• Displaying in-action status updates: 1602 LCD module (optional)
steps to displaying data in a web-based heatmap

Behind the GPS and Cell Signal Heatmapping Device

Follow this project to build a device that collects cellular and location data from the Raspberry Pi Pico and Blues Wireless Notecard and maps the data using Python and Google Cloud Platform. With built-in sensors and embedded SIM, the Notecard is the quickest and easiest way to add GPS and cellular connectivity to any device. You can find the complete project assembly instructions on Hackster and the full source code on GitHub.

Hackster: https://www.hackster.io/rob-lauer/cellular-signal-heatmap-with-raspberry-pi-pico-and-gps-1e16df

GitHub: https://github.com/rdlauer/notecard-heatmap

Cost: $137.90

Project Time: 5 hours

Lines of Code: 32

Languages: Python, JavaScript, CSS, HTML

Heatmapping IoT device deployed in a car

Rob Lauer

Hardware

Software apps and online services

The main parts of this project are:

  1. Assemble the hardware for your device.
  2. Configure the device to collect GPS data.
  3. Send results to the cloud.
  4. Create a web app for displaying the heatmap.
Steps to displaying data in a web-based heatmap

Displaying Your Heatmap Using Google Maps

Once your hardware is assembled and you’re successfully set up to collect data and pump it to the cloud, you’ll build a React web app to generate a heatmap of your data using Google Maps. It’s most common to use Create React App for this, which is a simple way to create and run a React project quickly and removes the need for manual configuration. React apps are generally made up of multiple function and class components, and this one has three components:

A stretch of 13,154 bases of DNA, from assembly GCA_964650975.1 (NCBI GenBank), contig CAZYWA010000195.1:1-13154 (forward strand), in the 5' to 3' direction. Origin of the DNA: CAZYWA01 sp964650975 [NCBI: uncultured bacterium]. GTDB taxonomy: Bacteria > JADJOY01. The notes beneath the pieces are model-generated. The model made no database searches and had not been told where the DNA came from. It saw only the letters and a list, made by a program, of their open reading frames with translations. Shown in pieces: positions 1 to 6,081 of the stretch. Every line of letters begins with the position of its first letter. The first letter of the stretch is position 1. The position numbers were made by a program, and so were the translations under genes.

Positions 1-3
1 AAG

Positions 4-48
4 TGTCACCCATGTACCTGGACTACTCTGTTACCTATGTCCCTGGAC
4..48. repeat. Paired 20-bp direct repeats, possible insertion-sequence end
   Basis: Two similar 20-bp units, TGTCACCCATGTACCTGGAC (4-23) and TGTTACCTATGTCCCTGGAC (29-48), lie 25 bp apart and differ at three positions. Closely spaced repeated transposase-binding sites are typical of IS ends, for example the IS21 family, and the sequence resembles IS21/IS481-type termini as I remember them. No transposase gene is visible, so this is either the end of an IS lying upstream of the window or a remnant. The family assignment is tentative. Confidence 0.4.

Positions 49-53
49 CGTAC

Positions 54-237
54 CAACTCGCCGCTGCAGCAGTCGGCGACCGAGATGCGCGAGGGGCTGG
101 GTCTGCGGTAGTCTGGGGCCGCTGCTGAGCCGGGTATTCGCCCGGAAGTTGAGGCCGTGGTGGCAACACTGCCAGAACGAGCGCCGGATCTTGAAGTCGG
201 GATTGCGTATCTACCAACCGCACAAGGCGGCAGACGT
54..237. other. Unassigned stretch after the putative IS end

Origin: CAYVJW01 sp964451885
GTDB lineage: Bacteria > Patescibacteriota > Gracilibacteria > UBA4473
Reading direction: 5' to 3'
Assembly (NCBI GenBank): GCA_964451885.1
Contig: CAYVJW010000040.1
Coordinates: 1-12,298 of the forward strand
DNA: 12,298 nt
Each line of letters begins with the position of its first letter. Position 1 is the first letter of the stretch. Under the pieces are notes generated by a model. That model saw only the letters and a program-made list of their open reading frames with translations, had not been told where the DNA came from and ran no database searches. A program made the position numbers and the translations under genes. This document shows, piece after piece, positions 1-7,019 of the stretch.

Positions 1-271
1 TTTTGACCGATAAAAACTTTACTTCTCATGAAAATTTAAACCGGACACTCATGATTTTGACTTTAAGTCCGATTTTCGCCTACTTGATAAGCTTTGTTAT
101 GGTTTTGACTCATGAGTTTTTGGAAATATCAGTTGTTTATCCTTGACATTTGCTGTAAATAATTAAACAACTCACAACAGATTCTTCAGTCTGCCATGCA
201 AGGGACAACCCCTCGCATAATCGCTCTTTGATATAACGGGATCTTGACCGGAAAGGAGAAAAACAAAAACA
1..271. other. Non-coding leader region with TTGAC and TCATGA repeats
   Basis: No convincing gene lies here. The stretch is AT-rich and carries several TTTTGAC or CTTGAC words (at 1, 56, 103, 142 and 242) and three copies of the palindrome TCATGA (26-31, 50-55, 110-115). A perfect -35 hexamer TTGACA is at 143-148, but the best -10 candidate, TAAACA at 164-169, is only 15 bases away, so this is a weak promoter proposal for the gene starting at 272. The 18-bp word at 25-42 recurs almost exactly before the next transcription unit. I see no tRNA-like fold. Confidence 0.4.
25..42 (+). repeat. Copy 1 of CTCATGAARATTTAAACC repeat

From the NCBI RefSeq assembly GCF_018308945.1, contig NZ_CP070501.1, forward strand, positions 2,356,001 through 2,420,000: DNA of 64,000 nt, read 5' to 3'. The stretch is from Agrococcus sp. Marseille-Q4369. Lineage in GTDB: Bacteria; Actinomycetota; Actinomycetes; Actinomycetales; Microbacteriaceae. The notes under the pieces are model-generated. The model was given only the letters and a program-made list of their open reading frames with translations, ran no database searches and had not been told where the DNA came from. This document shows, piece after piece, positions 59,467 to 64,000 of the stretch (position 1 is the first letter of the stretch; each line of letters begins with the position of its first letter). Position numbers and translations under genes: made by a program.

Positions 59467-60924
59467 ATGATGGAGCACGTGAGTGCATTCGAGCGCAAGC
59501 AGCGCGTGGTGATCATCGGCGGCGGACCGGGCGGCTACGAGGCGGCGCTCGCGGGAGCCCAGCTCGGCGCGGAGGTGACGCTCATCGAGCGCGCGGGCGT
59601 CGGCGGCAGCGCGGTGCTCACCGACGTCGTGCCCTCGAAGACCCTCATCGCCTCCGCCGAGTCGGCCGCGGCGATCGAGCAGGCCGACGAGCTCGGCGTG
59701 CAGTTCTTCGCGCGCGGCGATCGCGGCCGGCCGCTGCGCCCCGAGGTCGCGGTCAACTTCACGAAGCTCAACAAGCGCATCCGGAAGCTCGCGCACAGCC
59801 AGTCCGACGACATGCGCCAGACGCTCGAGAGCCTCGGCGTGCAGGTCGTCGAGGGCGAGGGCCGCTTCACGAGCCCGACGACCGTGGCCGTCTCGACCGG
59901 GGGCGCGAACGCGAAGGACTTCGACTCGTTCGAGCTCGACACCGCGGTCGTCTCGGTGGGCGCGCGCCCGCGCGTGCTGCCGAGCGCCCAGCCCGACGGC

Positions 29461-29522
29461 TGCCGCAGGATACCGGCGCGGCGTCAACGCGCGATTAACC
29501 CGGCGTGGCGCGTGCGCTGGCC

1. App.js is our root-level component.
  2. MapContainer.js loads the Google Maps script and provides a host container for Map.js.
  3. Map.js shows our map.

There are several critical aspects of this part of the project to call out:

Firebase

There is some confusion between Firebase and Google Cloud Platform, and yarn add firebase is an example. Both Firebase and GCP offer access to Firestore. The APIs for accessing Firestore are in the Firebase SDK. Here you’ll use the Firebase SDK to access your data from Firestore.

Map Container

The MapContainer.js component is the host of your map and is what loads the Google Maps script. You would assume you can’t use the map until the script is loaded, but the react-google-maps/api library that you’ll add exposes LoadScript, which plays a key part in lazy-loading Map.js.

The Map